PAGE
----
The aim of the Bristol Futures enrichment courses is to equip students with the skills they need to be happy, well rounded, resourceful adults. Through participating in an unconference, students will develop many of the Bristol Attributes including:

  • Intellectual risk, through participating in discussions potentially outside one’s comfort zone
  • Active and self aware learning, through pitching suggestions and taking ownership of a session
  • Inquisitiveness and initiative, through discussing a topic and trying to find a solution
  • Collaboration, through working with others in the group to define and run the unconference
  • Influence and leadership, through motivating and directing others to invite effective contributions
  • Responsibility, through managing the sessions without too much input from the organisers

Unconferencing encourages students to interact in a respectful, innovative and democratic way and could make a really effective enrichment activity across all three pathways.

Formative language activities using technology’, a free event organised by the School of Modern Languages and the Centre for English and Foundation Studies

As a language teacher I am always interested in what other colleagues do around assessment and feedback practice so on the 19th of January I attended a free seminar organised by CELFS (Centre for English and Foundation Studies) and SML (School of Modern Languages) on ‘Formative language activities using technology’.

The seminar focused on strategies for engaging students with formative and summative feedback using a range of technologies both in and outside the language classroom.

I took away lots of good ideas but also a couple of questions that remain unanswered. First, are we now more inclined to the idea that best practice may require the use of multiple technologies rather that one solution for all, and second, how can make the environment seamless to our students? and what about accessibility requirements?

my notes on the event

Engaging students with feedback. I know I did not come to our feedback appointment but could you tell me what my mark is?’ Emilie Poletto’s first slide showing a teacher snowed under a huge mountain of paper is a great illustration of the issue; most of the time students tend to concentrate on the end product rather than on their learning process but it is up to us to change this says Emilie ‘we need to change the role of the student from a consumer approach to a partnership’.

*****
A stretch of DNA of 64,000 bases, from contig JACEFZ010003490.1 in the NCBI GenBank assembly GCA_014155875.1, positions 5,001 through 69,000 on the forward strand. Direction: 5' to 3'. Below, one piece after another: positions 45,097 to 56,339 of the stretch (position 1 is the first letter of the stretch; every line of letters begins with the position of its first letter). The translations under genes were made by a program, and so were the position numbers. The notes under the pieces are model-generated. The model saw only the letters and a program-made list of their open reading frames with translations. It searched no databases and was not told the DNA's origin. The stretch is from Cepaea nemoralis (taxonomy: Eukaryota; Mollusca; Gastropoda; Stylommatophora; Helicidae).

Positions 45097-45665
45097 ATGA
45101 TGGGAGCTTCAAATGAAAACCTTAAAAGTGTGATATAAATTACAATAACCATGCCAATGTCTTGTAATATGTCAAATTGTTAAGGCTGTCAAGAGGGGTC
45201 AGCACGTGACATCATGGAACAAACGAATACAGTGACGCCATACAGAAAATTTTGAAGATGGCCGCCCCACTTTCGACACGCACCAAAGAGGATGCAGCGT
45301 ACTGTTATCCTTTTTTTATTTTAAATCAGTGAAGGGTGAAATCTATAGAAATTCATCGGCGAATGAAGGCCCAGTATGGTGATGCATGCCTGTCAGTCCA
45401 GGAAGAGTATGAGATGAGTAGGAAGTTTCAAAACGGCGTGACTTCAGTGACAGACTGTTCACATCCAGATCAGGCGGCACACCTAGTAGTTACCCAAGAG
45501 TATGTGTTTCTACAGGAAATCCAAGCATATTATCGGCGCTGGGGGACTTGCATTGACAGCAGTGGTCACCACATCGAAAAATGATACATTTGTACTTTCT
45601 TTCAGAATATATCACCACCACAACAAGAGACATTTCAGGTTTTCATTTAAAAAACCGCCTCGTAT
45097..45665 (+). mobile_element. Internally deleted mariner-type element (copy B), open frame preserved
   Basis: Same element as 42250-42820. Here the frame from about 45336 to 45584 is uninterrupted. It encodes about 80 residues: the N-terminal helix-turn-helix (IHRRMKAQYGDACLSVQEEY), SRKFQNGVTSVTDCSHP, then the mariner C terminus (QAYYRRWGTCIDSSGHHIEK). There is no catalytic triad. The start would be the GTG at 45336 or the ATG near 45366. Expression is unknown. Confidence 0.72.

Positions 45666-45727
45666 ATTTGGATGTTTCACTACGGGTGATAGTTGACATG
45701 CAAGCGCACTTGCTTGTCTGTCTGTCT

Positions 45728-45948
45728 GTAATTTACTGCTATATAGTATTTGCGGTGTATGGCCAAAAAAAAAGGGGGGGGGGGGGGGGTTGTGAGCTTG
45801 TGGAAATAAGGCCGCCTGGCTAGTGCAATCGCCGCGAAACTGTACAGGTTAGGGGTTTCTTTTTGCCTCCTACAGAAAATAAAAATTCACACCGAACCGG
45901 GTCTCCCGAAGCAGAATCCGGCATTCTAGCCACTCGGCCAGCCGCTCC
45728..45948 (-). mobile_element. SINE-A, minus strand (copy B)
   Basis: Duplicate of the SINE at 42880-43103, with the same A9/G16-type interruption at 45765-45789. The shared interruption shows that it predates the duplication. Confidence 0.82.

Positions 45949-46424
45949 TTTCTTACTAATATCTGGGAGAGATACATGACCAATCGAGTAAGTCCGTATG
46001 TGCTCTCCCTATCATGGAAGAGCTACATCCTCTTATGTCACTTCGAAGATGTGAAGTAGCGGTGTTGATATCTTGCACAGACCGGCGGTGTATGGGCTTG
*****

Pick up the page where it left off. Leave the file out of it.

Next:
So the big question is ‘What strategies can we use to rethink the way we give students formative feedback? it clearly requires more than a new shiny piece of technology. Maggie Boswell says the change must be driven by the learning process not the means of delivery ‘Some might argue for the use of technology to mark student work while others might argue for traditional methodologies. How student engage with their feedback and make subsequent progress is at the heart of my student-driven ongoing enquiry.

Here are a few tips that teachers shared with the audience

  • work with students on assessment criteria and engage them in collaborative learning activities. Give them the opportunity to identify their strengths and weaknesses and to own a plan for improving their competences.
  • ask students to identify specific features for formative feedback so that you can target both the quality and the amount of feedback you provide
  • use personalised feedback, eg video through Mediasite or any screencasting solution
  • use a variety of feedback formats, written, audio and video
  • provide student support throughout the whole process, they may not need help with using the technology but with the orientation, for example finding where they have to go to look at the feedback 

a bit more from some of the individual presentations

Maggie Boswell uses a combination of different feedback formats such as drop in corrective written and voice comments, and a range of technologies like Turnitin Grademark and Mediasite. Turnitin Grademark allows her to annotate essays using both the a reusable comment bank and voice recording features, while Mediasite desktop recorder allows her to create screencast and add audio feedback.